Cookies on this website

We use cookies to ensure that we give you the best experience on our website. If you click 'Accept all cookies' we'll assume that you are happy to receive all cookies and you won't see this message again. If you click 'Reject all non-essential cookies' only necessary cookies providing core functionality such as security, network management, and accessibility will be enabled. Click 'Find out more' for information on how to change your cookie settings.

We have reported previously that the herpes simplex virus type 1 (HSV-1) thymidine kinase (TK) fused with green fluorescent protein (GFP) is localized in the nucleus of HSV-1 TK-GFP gene-transfected cells (Degrève et al. (1998) J. Virol. 72, 9535-9543). Deletion of the N-terminal 34 amino acids or selective mutation of the nonapeptide (25)RRTALRPRR(33), located in the N-terminal region of HSV-1 TK, resulted in the loss of the specific nuclear localization of HSV-1 TK. Utilizing information on the crystallographic structure of HSV-1 TK, we have now identified three additional putative nuclear localization signals and evaluated their potential role in the nuclear trafficking of HSV-1 TK by site-directed mutagenesis. We found that the sites containing the amino acids R236-R237 and K317-R318 are absolutely required for specific nuclear targeting of HSV-1 TK. The K317-R318 region, located at the interface between the two monomers in the dimeric HSV-1 TK structure, could act as a nuclear localization signal for monomeric HSV-1 TK. Alternatively, crystallographic data indicate that R318 might be essential for the formation of the TK dimer, and therefore it is required if HSV-1 TK is transported as a dimer.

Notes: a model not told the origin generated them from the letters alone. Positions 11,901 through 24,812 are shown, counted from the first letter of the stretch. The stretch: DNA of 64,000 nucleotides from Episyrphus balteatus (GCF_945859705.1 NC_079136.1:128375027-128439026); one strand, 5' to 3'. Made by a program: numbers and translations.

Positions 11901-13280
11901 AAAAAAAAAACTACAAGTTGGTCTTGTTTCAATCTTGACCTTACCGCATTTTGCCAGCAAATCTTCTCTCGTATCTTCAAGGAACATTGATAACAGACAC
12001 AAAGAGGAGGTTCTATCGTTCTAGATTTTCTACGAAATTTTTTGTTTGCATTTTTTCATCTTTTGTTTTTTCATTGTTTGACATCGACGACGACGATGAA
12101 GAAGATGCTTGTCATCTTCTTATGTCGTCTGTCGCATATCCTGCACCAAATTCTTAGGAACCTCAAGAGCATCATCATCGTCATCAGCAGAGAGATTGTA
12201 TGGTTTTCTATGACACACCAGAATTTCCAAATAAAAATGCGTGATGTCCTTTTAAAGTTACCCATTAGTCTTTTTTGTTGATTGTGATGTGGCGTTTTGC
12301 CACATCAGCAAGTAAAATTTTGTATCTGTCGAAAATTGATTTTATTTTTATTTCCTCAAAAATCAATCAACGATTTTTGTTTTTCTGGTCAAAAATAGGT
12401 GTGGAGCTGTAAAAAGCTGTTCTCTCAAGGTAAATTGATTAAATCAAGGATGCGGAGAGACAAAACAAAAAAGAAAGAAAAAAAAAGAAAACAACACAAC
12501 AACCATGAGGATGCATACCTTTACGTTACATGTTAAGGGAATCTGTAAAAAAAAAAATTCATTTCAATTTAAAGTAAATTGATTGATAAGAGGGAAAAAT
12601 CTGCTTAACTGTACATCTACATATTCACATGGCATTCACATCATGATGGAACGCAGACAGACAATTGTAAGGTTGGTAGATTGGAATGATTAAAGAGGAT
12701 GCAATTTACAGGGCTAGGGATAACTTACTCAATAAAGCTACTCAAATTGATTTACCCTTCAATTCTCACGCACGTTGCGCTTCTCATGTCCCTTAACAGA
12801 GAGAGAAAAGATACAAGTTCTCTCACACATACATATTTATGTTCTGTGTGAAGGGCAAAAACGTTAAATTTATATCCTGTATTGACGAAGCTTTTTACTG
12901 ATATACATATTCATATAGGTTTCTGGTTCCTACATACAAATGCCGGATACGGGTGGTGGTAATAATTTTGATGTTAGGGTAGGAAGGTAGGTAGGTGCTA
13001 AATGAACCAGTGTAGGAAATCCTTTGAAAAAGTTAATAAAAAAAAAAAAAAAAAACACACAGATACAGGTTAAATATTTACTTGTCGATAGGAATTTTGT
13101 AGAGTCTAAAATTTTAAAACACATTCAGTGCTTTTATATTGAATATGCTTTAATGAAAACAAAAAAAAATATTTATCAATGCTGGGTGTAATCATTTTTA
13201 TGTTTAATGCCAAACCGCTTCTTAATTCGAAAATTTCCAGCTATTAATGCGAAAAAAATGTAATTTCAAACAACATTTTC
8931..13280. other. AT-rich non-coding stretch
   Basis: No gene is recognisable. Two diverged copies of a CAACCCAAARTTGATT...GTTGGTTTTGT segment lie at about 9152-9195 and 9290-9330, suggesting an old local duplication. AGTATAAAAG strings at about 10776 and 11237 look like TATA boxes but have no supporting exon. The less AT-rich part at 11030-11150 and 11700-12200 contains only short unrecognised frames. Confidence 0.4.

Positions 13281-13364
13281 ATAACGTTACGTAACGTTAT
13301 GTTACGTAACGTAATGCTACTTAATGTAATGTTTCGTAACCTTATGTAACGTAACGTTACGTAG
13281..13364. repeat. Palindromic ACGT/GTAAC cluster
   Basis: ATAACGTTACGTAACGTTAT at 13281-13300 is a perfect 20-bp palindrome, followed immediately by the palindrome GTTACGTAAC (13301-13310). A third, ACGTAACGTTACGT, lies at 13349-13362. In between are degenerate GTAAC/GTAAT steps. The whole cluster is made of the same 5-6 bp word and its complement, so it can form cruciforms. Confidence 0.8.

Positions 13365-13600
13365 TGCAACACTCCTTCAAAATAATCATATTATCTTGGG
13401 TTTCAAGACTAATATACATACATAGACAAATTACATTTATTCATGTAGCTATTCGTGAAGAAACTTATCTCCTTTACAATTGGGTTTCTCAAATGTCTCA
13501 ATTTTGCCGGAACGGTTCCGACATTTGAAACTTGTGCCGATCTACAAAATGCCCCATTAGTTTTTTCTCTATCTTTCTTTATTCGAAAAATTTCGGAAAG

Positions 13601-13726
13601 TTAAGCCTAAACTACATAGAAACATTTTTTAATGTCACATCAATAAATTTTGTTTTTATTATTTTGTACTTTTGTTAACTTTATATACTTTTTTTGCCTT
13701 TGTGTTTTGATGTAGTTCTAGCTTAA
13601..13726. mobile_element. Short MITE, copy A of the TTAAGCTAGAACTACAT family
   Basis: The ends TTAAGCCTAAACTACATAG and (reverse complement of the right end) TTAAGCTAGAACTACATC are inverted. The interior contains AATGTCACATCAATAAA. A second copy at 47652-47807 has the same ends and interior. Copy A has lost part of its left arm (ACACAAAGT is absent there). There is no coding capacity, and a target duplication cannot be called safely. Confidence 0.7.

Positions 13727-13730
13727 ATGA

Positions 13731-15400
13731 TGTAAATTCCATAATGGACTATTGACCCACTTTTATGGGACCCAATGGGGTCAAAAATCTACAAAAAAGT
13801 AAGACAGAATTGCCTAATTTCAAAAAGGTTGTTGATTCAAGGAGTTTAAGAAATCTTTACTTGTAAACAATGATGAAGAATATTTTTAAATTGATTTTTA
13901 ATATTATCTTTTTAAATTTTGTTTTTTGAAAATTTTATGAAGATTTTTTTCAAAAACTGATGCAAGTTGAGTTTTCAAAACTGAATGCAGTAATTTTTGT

Original publication




Journal article


Biochemical and biophysical research communications

Publication Date





338 - 342


Laboratory of Virology and Chemotherapy, Rega Institute for Medical Research, Minderbroedersstraat 10, Leuven, B-3000, Belgium.


Tumor Cells, Cultured, Cell Nucleus, Cytosol, Humans, Herpesvirus 1, Human, Thymidine Kinase, Luminescent Proteins, Green Fluorescent Proteins, Recombinant Fusion Proteins, Transfection, Mutagenesis, Site-Directed, Binding Sites, Amino Acid Sequence, Mutation, Plasmids, Molecular Sequence Data